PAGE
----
A Day In The Lyf

…the lyf so short, the craft so longe to lerne

Big Methods Considered Harmful

Several years back, as a young programmer out of school who thought he understood OOP inside and out, I remember a conversation with a colleague about having to take over somebody else’s code. My colleague was upset because the original programmer used so many small methods that it was hard to figure out what anything was doing. Isn’t it so much easier, he rationalized (and I agreed), to just use a few methods, and a few objects, and make it obvious what you’re doing?

Years later, my colleague having moved on, we’re left with a mess of a system in certain parts—and those big method parts are now the hardest to understand, maintain, and extend. With the accretion of features, fixes, and cruft, some of those methods have morphed to over 1000 lines of code, and appear impervious to refactoring due to our complete inability to understand what the hell the method actually does. It’s a tremendous counter-example to our earlier rationalizations.

I now recognize the “bigger is better” attitude as the mark of an immature object-oriented developer, somebody who hasn’t understood the real power of OO yet. Kent Beck make the point vividly with his Composed Method pattern in Smalltalk Best Practice Patterns. Large methods do indeed make it easier to follow the flow of control, but they do so at the expense of flexibility and composability.

Small methods allow you to isolate assumptions. Small methods allow you to say things once and only once, leading to code that is DRY and elegant. Small methods let you easily see the big picture without getting lost in the details (our earlier naive fallacy was wanting to see the details up front). Small methods help you discover new responsibility—feature envy stands out more. Small methods help you isolate rates of change, keeping responsibilities that have to change in every subclass tucked away in one set of methods, and those that don’t have to change in another set of methods. Small methods allow you to see everything at the same level of abstraction. Small methods make most comments unnecessary. Small methods make unit testing easier, since the units are smaller. Small methods aid in creating cohesive systems, where each method has only one reason to change. And small methods make performance tuning easier.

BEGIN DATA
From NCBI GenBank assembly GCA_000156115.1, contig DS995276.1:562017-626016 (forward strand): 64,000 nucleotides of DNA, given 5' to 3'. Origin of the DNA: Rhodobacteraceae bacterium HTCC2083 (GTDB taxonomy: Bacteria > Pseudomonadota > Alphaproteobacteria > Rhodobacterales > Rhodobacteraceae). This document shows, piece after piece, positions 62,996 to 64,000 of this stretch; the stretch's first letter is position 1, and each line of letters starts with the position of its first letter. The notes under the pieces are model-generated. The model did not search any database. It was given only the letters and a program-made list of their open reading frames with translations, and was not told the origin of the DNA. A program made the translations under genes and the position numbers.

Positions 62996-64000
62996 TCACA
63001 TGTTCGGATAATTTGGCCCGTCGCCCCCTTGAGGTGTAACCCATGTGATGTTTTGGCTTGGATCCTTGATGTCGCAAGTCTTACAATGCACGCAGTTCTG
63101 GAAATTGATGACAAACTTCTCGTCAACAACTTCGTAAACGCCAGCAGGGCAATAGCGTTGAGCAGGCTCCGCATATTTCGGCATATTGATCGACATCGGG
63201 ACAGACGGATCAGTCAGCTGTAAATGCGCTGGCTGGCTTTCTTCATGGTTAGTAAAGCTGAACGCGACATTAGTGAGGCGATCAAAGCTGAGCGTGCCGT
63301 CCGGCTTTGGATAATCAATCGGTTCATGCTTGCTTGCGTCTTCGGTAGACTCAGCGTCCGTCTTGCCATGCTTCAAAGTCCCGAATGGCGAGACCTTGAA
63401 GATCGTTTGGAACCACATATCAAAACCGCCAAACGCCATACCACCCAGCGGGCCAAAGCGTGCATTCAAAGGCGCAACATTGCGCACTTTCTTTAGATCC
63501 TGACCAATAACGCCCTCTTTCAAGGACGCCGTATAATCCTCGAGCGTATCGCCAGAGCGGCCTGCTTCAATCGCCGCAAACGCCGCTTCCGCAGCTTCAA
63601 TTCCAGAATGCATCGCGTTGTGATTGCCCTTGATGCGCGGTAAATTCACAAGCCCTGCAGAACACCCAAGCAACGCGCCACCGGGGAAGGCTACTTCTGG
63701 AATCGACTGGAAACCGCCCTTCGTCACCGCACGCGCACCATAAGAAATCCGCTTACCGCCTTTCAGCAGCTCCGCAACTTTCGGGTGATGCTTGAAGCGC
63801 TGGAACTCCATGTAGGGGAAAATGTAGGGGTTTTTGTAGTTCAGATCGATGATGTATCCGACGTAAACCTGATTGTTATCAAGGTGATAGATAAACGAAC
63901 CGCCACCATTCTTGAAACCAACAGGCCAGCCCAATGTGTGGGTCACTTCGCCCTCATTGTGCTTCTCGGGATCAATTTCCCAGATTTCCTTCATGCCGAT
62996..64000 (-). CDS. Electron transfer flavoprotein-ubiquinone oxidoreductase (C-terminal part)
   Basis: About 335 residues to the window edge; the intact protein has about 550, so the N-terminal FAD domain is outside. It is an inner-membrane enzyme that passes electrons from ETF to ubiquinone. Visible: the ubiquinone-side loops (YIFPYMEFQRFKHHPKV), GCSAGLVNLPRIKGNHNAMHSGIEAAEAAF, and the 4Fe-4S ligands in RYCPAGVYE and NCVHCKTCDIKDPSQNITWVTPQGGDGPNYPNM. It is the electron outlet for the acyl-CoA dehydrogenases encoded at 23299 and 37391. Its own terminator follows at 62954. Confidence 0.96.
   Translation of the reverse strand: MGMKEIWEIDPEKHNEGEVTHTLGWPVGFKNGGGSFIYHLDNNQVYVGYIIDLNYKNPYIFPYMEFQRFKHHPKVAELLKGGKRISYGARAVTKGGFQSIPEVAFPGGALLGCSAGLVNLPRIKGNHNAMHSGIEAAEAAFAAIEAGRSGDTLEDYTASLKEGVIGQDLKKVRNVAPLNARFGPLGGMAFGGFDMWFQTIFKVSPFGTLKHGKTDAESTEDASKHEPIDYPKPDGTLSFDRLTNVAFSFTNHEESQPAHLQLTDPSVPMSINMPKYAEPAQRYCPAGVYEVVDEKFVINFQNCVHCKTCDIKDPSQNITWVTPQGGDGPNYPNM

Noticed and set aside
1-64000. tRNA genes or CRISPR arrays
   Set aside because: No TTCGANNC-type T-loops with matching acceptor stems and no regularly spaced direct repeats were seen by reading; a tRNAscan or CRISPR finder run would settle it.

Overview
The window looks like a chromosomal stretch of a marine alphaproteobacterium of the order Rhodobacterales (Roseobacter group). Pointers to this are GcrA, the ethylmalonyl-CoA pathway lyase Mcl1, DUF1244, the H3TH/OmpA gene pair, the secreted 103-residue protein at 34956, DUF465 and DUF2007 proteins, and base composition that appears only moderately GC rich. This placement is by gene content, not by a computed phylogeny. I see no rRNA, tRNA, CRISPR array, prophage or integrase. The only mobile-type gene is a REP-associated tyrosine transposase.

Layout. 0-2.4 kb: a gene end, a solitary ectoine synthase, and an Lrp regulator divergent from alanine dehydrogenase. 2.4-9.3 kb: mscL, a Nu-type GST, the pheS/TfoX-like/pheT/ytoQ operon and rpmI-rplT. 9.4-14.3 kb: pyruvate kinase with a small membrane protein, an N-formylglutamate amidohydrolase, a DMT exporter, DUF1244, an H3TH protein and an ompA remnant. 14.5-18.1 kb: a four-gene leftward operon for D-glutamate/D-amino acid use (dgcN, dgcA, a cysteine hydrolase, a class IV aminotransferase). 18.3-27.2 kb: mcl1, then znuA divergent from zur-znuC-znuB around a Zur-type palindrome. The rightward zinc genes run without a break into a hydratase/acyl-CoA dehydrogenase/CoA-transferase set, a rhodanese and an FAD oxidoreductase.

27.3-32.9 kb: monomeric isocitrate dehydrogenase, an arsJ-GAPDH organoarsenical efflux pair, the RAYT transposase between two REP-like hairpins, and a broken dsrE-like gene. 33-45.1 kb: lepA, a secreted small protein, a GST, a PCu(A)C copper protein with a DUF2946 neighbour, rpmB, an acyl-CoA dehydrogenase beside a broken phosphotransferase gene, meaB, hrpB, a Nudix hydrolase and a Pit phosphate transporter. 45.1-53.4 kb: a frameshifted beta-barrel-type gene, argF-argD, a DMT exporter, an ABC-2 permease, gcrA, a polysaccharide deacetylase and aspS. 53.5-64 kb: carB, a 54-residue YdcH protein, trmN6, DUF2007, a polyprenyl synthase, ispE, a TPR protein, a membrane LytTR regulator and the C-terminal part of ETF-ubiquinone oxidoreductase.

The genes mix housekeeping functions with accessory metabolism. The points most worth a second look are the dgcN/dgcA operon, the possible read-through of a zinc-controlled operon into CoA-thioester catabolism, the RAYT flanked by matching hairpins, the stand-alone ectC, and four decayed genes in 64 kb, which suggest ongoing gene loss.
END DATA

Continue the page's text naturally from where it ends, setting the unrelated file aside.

Yes, small methods can help performance. A lot of people, particularly those from the C or C++ world, seem to have trouble believing that. It’s true that methods have some overhead to maintain the stack, but for 99.999% of applications the overhead that incurs simply isn’t worth worrying about, and if it is worth worrying about then you’re probably not writing in an object-oriented language anyhow. Algorithmic improvements are several orders of magnitude more important than inlining method calls. And small methods, which isolate assumptions so well, make algorithmic improvements easier to spot. Want to use a memoization cache? You’ll likely have to affect only one method.

The C language has macros, which are textually substituted in a preprocessing step to simulate function calling without incurring the overhead. Consider the following quote:

There is a tendency among older C programmers to write macros instead of functions for very short computations that will be executed frequently… The reason is performance: a macro avoids the overhead of a function call. This argument was weak even when C was first defined, a time of slow machines and expensive function calls; today it is irrelevant. With modern machines and compilers, the drawbacks of function macros outweigh their benefits.

The author of that quote is Brian Kernighan (The Practice of Programming), who also happens to be the co-author of the first book on the C language.

Many people think (or are even trained) that the only reason to break apart a method is if you want to reuse a part of it. That line of thinking is indefensible. The most difficult part of programming is not maximizing reuse; it’s minimizing complexity. Reuse is just one of the tools we use to minimize complexity; writing clean code that communicates well is another.

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Written by Brandon Byars

May 28, 2007 at 10:43 am

Posted in Design, Readability

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